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Thread: Re-scaling

  1. #1
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    Re-scaling

    So, it occurred to me that re-scaling the painting would allow you to work at a smaller size (easing the memory load, and use of brushes at easy to grab sizes), then scale up for printing, right? It's a vector program, so, while brush strokes will scale up, etc., it would still be clean when you sized it up for final output, right?

    Speaking of scaling, is it just me, or is it not possible to actually manually scale the tracing image? It SAYS "manual", but it just moves it around, not scales it, no matter which corner or edge I try to drag.

    LOVE this program! I've been practically badgering my friends to go download it!

  2. #2
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    ArtRage is not a vector program. As the strokes of paint are applied by the brush, they're mixed with the existing paint on the canvas, and the paint on the brush head. The result is cells of paint on a canvas with colour, depth, viscosity and other physical properties of the paint.
    When you do a rescale of the painting, it resamples the canvas, much like resizing a bitmap image. Using the edit menu's scale option to size down, then size back up will lose quality of the painting.

    The canvas zoom options in the menu bar, however, do not lose any quality of the painting as you zoom in and out.

    One of the options we're considering for a future release is to 'record' a painting session - keep track of all the strokes and tools - so it can be played back later.

    Regarding the tracing paper. If you've loaded a tracing paper and go to the 'Edit Tracing Image...' pane, click the 'scale' button, and select manual scale.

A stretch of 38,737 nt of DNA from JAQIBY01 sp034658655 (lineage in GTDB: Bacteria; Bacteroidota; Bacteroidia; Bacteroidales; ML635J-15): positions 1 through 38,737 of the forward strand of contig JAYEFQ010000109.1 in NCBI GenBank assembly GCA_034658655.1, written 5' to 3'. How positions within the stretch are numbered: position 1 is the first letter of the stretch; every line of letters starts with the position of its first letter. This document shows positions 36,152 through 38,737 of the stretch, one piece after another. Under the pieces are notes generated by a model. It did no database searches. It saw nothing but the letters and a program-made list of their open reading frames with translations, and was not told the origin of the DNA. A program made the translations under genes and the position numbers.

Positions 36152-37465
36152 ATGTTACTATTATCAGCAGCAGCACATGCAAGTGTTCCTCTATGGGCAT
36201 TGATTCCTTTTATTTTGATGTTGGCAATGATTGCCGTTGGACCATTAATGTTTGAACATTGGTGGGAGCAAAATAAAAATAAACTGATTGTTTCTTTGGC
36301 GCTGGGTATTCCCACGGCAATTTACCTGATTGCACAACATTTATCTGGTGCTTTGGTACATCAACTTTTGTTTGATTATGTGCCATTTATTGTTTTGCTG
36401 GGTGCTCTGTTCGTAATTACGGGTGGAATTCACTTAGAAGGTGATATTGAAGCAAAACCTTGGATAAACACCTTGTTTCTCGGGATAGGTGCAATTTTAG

Now, notice to the left of the small preview of the tracing image in the tracing Image settings pane, there are two buttons. One has a cross-hair - that is for moving the tracing image around when you click and drag in the main canvas. The other is a magnifying glass. Select that, then click and drag left/right in the main canvas to scale the tracing image.
    Select 'Done' to return to painting.
    AndyRage's mantra for graphics engine code:
    "Sure - how hard can it be?"

  3. #3
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    Andy,

    Recording will do what relative to scaling?

    Are you suggesting that once recorded, you could go back to square one and start with a larger blank canvas, and the markmaking history would perform the same thing, only scale itself up proportionately to the new, larger canvas size?

    Or is this feature intended for training purposes as in recording a demo movie?

    Thanks.

  4. #4
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    One of the options would likely be to 'replay' the recorded session back at on a different-sized canvas. However it's worth noting that a lot of the look of ArtRage paintings comes from the interaction at the 'cellular' level of the paint, so replaying the script at a different size would lead to different interactions, so the result may be slightly different.

    It woud indeed be ideal for training purposes - another person would be able to replay a painting session done by an artist proficient with ArtRage, to see exactly what they did.

    The feature would have the additional advantage that if anyone found a bug in a process in ArtRage, they could send us the session where the bug occurred, and we'd be able to reproduce it here exactly, making it *much* easier to resolve.

    These are currently blue-sky ideas. We dont have a timeframe for when session recording would be available in ArtRage, so dont count on it in the immediate future!
    AndyRage's mantra for graphics engine code:
    "Sure - how hard can it be?"

  5. #5
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    Thanks, Andy. I get it, now.

    As for session recording, that sounds cool! Sounds like it would be a real memory-hog, though, right? Would it slow down the original working?

  6. #6
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    No, you wouldn't even notice it. We'd just be storing the location and time of mouse events, the tool that was used and the loading of the head.
    That would take not much memory or processing time at all.

    Then when it's played back, you load the brush with the settings it had prior to each stroke, and play back the mouse events.
    AndyRage's mantra for graphics engine code:
    "Sure - how hard can it be?"

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